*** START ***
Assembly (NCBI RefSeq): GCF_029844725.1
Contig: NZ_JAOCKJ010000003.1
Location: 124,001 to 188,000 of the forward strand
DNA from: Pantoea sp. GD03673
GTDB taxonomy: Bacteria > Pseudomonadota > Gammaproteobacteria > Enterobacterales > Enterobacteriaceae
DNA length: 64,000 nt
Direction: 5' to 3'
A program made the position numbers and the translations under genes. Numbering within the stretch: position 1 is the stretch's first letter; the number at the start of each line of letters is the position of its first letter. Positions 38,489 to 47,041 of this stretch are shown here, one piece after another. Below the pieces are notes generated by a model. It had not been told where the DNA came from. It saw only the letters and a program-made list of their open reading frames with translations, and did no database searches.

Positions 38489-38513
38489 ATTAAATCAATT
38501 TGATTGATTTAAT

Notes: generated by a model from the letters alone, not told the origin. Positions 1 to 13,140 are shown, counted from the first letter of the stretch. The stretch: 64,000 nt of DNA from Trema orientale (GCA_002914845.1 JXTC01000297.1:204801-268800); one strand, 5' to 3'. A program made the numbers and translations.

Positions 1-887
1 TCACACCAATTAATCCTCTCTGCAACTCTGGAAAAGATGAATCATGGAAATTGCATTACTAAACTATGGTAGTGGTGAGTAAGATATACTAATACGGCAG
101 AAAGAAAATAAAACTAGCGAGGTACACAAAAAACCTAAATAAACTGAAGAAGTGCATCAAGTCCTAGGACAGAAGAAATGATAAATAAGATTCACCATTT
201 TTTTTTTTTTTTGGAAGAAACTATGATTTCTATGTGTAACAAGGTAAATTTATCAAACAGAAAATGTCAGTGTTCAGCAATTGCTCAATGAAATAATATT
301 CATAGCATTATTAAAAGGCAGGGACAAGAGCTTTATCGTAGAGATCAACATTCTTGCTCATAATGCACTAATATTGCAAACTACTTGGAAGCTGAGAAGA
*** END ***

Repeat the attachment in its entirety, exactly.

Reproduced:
Assembly (NCBI RefSeq): GCF_029844725.1
Contig: NZ_JAOCKJ010000003.1
Location: 124,001 to 188,000 of the forward strand
DNA from: Pantoea sp. GD03673
GTDB taxonomy: Bacteria > Pseudomonadota > Gammaproteobacteria > Enterobacterales > Enterobacteriaceae
DNA length: 64,000 nt
Direction: 5' to 3'
A program made the position numbers and the translations under genes. Numbering within the stretch: position 1 is the stretch's first letter; the number at the start of each line of letters is the position of its first letter. Positions 38,489 to 47,041 of this stretch are shown here, one piece after another. Below the pieces are notes generated by a model. It had not been told where the DNA came from. It saw only the letters and a program-made list of their open reading frames with translations, and did no database searches.

Positions 38489-38513
38489 ATTAAATCAATT
38501 TGATTGATTTAAT

Notes: generated by a model from the letters alone, not told the origin. Positions 1 to 13,140 are shown, counted from the first letter of the stretch. The stretch: 64,000 nt of DNA from Trema orientale (GCA_002914845.1 JXTC01000297.1:204801-268800); one strand, 5' to 3'. A program made the numbers and translations.

Positions 1-887
1 TCACACCAATTAATCCTCTCTGCAACTCTGGAAAAGATGAATCATGGAAATTGCATTACTAAACTATGGTAGTGGTGAGTAAGATATACTAATACGGCAG
101 AAAGAAAATAAAACTAGCGAGGTACACAAAAAACCTAAATAAACTGAAGAAGTGCATCAAGTCCTAGGACAGAAGAAATGATAAATAAGATTCACCATTT
201 TTTTTTTTTTTTGGAAGAAACTATGATTTCTATGTGTAACAAGGTAAATTTATCAAACAGAAAATGTCAGTGTTCAGCAATTGCTCAATGAAATAATATT
301 CATAGCATTATTAAAAGGCAGGGACAAGAGCTTTATCGTAGAGATCAACATTCTTGCTCATAATGCACTAATATTGCAAACTACTTGGAAGCTGAGAAGA